Many problems in scientific computing require the accurate and fast solution to a variety of elliptic PDEs. These problems become increasingly dif.cult in three dimensions when forces become non-homogeneously distributed and geometries are complex.
We present an adaptive fast volume solver using a new version of the fast multipole method, incorporated with a pre-existing boundary integral formulation for the development of an adaptive embedded boundary solver.
For the fast volume solver portion of the algorithm, we present a kernel-independent, adaptive fast multipole method of arbitrary order accuracy for solving elliptic PDEs in three dimensions with radiation boundary conditions. The algorithm requires only a Green’s function evaluation routine for the governing equation and a representation of the source distribution (the right-hand side) that can be evaluated at arbitrary points.
The performance of the method is accelerated in two ways. First, we construct a piecewise polynomial approximation of the right-hand side and compute far-.eld expansions in the FMM from the coef.cients of this approximation. Second, we precompute tables of quadratures to handle the near-.eld interactions on adaptive octree data structures, keeping the total storage requirements in check through the exploitation of symmetries. We additionally show how we extend the free-space volume solver to solvers with periodic and well as Dirichlet boundary conditions.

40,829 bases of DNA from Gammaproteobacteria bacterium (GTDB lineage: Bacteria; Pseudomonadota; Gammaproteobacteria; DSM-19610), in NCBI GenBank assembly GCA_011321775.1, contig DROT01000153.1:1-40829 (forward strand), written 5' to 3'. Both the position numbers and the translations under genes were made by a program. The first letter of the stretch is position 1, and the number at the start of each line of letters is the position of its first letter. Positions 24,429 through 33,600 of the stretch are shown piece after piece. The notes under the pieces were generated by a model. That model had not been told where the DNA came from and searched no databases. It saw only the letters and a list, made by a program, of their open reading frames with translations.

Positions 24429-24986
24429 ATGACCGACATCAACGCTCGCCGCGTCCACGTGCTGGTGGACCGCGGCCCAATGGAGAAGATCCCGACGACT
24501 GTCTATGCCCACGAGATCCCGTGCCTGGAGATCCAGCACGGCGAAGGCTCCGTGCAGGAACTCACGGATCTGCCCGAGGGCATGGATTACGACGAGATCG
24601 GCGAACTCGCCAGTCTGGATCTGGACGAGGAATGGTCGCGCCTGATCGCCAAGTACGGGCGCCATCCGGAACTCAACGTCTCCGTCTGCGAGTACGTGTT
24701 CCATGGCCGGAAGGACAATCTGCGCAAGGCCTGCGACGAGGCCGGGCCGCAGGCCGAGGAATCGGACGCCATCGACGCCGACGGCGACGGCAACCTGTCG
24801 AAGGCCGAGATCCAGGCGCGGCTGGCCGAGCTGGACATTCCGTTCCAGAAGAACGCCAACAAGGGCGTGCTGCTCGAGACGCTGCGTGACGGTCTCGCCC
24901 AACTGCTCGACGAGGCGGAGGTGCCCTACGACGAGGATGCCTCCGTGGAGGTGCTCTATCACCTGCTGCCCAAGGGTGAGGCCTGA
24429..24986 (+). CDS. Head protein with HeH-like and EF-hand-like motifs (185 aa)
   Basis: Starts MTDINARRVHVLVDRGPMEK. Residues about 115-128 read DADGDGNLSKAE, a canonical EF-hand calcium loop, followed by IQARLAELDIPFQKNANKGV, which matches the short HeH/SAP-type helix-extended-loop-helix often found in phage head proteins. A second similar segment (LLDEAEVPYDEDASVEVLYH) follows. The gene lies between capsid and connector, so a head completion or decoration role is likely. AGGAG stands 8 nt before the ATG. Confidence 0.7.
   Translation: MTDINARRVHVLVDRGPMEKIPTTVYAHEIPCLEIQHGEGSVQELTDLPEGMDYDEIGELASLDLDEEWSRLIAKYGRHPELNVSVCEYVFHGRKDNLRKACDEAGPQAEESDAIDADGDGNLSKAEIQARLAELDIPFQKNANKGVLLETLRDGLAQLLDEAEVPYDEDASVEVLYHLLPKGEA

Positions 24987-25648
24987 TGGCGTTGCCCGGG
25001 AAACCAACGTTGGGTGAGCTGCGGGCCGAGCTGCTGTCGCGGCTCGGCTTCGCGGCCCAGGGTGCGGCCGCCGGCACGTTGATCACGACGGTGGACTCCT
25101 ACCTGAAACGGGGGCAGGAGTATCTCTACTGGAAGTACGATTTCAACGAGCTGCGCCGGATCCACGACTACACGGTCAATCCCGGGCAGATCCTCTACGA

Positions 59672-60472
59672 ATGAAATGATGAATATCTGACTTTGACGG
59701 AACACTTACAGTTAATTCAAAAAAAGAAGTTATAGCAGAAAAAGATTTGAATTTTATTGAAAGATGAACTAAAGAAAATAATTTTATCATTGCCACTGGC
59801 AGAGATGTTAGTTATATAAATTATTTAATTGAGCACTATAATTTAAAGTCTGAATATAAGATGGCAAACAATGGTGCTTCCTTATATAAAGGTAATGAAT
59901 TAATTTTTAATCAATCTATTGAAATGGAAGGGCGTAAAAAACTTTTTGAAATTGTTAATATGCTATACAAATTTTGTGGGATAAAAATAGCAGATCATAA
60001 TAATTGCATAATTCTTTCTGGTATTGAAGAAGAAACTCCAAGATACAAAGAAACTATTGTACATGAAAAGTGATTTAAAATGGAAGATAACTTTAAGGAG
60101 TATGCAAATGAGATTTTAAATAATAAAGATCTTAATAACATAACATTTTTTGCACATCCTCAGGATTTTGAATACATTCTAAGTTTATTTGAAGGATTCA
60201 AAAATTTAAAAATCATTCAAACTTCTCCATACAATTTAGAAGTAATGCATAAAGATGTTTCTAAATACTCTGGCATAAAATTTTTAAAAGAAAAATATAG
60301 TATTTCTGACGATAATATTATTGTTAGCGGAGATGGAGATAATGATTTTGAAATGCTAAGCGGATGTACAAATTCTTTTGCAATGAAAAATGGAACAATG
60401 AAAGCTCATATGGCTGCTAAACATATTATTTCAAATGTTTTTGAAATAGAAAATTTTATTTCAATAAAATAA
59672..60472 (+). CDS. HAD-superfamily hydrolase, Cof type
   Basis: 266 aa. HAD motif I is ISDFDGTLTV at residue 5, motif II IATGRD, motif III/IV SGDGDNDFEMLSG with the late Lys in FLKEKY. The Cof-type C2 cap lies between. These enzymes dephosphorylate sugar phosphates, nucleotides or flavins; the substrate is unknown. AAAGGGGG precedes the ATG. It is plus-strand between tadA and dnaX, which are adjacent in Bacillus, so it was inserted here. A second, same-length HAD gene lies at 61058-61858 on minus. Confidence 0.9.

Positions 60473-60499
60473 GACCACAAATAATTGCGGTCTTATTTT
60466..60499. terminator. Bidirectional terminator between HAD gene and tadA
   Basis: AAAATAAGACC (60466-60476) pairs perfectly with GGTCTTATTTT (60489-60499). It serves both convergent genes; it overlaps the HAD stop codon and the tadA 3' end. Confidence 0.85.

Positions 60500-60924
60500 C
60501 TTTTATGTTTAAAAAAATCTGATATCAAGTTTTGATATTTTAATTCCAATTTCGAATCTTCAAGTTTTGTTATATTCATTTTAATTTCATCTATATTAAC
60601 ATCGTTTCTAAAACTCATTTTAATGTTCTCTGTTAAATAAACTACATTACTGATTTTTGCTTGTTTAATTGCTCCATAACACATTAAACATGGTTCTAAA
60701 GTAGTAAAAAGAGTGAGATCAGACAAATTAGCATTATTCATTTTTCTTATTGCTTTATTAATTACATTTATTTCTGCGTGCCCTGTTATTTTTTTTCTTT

For incorporation with the boundary integral solver, we develop interpolation methods to maintain the accuracy of the volume solver. These methods use the existing FMM-based octree structure to locate appropriate interpolation points, building polynomial approximations to this larger set of forces and evaluating these polynomials to the locally under-re.ned grid in the area of interest.
We present numerical examples for the Laplace, modi.ed Helmholtz and Stokes equations for a variety of boundary conditions and geometries as well as studies of the interpolation procedures and stability of far-.eld and polynomial constructions.